Comparing Financial Advice from Crown Financial Ministries and Dave Ramsay

In the world of Christian financial advice there are two big players, Crown Financial Ministries and Dave Ramsay, who launched the Financial Peace University. Each uses God as an advertising tool to engage their Christian followers, and have lots in common. Crown Ministries has been around longer and claims to have helped 50 million people worldwide, in comparison to Dave’s one million. Each encourages saving and debt reduction as the route to financial freedom, and promotes the concept of tithes.

They each offer a financial planning program of remarkable similarity; sell products on their websites; and host radio shows. Dave is well known for his ‘Baby Steps’ program to tackle debt whilst Crown Financial Ministries offers the ‘Money Map’. Each promote the envelope system of dealing with spending, and both rely heavily on the Bible as a source of financial advice. It’s thus not surprising to hear that Ramsay was influenced in his current financial thinking by Crown’s philosophy.

Ramsay and Crown each recommend that people first of all save $1000 as an emergency fund before tackling debt reduction. Their ultimate goal is teach that there is no need for debt, though mortgages serve a purpose, and that people should save for the things they want out of life. The advice that each party gives is not original. It can be found without the need to spend on their expensive programs, envelopes and books, though Crown do offer free counselling to those that request it. However it is far more likely to want a donation from you.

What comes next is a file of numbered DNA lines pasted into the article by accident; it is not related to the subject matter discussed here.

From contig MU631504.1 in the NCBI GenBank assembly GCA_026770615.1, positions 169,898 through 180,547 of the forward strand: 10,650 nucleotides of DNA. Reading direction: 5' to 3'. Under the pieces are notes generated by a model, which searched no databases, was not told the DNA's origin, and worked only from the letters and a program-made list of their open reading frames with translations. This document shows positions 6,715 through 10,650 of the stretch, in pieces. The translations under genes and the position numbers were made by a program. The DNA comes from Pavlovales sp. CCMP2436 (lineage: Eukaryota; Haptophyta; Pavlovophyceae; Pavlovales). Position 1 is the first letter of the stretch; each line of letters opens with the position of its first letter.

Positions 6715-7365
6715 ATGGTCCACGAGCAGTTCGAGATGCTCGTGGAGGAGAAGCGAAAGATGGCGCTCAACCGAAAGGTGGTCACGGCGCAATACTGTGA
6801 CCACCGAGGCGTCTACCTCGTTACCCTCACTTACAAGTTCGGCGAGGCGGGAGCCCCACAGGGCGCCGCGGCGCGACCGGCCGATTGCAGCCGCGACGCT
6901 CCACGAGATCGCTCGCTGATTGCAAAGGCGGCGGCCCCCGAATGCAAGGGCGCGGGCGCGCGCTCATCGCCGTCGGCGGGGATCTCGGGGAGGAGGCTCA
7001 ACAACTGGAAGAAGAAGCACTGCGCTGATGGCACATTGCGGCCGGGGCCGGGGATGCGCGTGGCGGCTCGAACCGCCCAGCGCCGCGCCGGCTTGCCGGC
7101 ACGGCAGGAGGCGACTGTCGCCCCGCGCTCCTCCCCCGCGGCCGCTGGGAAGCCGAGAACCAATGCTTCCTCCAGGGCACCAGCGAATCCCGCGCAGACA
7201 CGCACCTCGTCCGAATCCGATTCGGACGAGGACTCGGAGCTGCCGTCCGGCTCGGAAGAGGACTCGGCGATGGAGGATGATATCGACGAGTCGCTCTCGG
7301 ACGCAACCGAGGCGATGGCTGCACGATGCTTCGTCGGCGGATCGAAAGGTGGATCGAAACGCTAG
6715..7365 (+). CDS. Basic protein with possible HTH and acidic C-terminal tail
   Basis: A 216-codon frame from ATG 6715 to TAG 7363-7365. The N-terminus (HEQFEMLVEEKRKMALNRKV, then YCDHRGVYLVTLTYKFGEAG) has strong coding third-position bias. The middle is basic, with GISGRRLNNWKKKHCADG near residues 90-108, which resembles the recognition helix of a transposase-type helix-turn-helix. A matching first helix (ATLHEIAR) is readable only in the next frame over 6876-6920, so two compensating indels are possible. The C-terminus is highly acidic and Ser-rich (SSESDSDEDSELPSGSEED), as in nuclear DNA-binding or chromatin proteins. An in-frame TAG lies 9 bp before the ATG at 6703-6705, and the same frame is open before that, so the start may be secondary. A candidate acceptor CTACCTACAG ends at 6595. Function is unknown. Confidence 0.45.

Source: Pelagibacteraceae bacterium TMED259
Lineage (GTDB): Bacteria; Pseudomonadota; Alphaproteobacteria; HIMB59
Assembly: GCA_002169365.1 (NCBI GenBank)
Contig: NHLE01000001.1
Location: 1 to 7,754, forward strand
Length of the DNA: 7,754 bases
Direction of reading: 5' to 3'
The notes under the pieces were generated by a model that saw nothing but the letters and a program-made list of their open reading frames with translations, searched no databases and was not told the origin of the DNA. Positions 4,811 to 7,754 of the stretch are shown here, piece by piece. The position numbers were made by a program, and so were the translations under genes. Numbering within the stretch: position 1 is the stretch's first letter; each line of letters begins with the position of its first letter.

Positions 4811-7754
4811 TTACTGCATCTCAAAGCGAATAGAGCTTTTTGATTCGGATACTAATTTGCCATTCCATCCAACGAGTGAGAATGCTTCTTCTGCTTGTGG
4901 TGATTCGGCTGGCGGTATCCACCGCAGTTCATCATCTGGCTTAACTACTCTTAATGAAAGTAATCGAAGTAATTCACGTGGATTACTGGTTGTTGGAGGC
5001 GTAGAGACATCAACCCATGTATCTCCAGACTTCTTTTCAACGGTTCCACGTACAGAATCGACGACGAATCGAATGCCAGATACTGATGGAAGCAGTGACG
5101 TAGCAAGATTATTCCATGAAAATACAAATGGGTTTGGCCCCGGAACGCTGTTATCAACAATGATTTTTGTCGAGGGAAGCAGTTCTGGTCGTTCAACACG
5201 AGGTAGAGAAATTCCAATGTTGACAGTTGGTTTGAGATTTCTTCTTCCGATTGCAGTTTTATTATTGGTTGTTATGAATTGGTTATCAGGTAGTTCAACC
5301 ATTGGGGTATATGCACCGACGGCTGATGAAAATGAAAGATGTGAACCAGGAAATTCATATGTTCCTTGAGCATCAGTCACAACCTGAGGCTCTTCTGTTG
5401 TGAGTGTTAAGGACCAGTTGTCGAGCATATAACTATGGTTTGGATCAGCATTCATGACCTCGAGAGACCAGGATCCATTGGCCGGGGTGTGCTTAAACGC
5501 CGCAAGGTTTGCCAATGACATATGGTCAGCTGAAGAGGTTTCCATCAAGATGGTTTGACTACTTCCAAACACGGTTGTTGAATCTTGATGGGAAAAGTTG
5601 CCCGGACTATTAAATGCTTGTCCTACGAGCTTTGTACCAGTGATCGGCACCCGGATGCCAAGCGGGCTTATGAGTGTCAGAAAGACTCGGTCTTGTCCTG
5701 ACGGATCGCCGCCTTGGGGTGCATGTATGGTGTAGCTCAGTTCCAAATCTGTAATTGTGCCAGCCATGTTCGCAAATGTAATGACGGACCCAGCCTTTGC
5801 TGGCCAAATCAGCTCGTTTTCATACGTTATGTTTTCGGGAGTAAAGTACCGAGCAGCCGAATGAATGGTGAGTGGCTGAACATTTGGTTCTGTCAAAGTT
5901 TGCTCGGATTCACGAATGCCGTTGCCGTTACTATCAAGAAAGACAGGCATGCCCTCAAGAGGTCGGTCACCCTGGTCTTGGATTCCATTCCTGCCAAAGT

When it comes to their advice on paying down debt Crown offer the far more credible course of paying down the debt with the highest interest rates first. Ramsay prefers to push his method of paying off the smallest balance first, which ultimately costs more. Crown recommends increasing savings whilst paying down debt, whilst Dave recommends paying down the debt aggressively before dealing with savings.

Both focus on becoming mortgage free and saving for retirement, whilst Dave shows a marked preference for using cash. Crowns Mvenlope system is a computer program which allows for credit card payments online within its spending plan, whilst Dave’s envelope system involves keeping cash safely at home. He sells a range of envelope systems to hold cash.

Those in need of financial counselling would be better served with Crown’s program as it gives them free access to volunteer counsellors, whilst Dave’s pupils need to pay to follow his course. Ramsay is stridently vocal in his contempt of credit cards, to such an extent that if you want to purchase his online products you can only use a debit card. Crown on the other hand is quite happy to accept credit card donations from those that would like to give.

Both financial salvation systems appeal to the evangelical, though Dave is more of a cult figure to his followers, promoting himself far more than his company Lampo. He places more emphasis on the benefits of personal wealth and likes to mention his own financial success, whereas the emphasis with the Crown Ministries is giving ones wealth over to them through donations.

Those who aren’t attracted by the biblical emphasis of either can follow independent personal financial planning which also emphasises paying off debt and saving, without the need to purchase their biblical materials. It’s all rather a matter of financial common sense acquired though spending less than one earns and budgeting to make provision for the future.